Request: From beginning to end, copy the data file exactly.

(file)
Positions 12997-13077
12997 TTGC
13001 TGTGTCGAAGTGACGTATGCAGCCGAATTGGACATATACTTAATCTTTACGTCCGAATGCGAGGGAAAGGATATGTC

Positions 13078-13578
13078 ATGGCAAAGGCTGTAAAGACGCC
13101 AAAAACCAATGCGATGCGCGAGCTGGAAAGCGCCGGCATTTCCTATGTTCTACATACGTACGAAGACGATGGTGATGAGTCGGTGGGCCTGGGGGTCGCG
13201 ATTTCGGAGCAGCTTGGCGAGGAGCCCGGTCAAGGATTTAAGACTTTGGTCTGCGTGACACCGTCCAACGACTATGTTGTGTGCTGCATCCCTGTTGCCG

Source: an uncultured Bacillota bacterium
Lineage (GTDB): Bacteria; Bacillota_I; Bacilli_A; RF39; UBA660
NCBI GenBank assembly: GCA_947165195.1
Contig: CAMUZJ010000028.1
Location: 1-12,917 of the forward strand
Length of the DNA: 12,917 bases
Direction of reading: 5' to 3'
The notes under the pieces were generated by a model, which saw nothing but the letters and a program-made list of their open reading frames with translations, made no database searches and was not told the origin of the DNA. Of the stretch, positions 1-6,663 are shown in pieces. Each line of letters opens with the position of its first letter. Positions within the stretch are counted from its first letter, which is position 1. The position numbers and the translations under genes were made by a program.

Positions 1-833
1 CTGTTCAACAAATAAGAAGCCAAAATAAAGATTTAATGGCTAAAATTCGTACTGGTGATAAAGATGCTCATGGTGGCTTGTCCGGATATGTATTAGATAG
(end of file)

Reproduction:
Positions 12997-13077
12997 TTGC
13001 TGTGTCGAAGTGACGTATGCAGCCGAATTGGACATATACTTAATCTTTACGTCCGAATGCGAGGGAAAGGATATGTC

Positions 13078-13578
13078 ATGGCAAAGGCTGTAAAGACGCC
13101 AAAAACCAATGCGATGCGCGAGCTGGAAAGCGCCGGCATTTCCTATGTTCTACATACGTACGAAGACGATGGTGATGAGTCGGTGGGCCTGGGGGTCGCG
13201 ATTTCGGAGCAGCTTGGCGAGGAGCCCGGTCAAGGATTTAAGACTTTGGTCTGCGTGACACCGTCCAACGACTATGTTGTGTGCTGCATCCCTGTTGCCG

Source: an uncultured Bacillota bacterium
Lineage (GTDB): Bacteria; Bacillota_I; Bacilli_A; RF39; UBA660
NCBI GenBank assembly: GCA_947165195.1
Contig: CAMUZJ010000028.1
Location: 1-12,917 of the forward strand
Length of the DNA: 12,917 bases
Direction of reading: 5' to 3'
The notes under the pieces were generated by a model, which saw nothing but the letters and a program-made list of their open reading frames with translations, made no database searches and was not told the origin of the DNA. Of the stretch, positions 1-6,663 are shown in pieces. Each line of letters opens with the position of its first letter. Positions within the stretch are counted from its first letter, which is position 1. The position numbers and the translations under genes were made by a program.

Positions 1-833
1 CTGTTCAACAAATAAGAAGCCAAAATAAAGATTTAATGGCTAAAATTCGTACTGGTGATAAAGATGCTCATGGTGGCTTGTCCGGATATGTATTAGATAG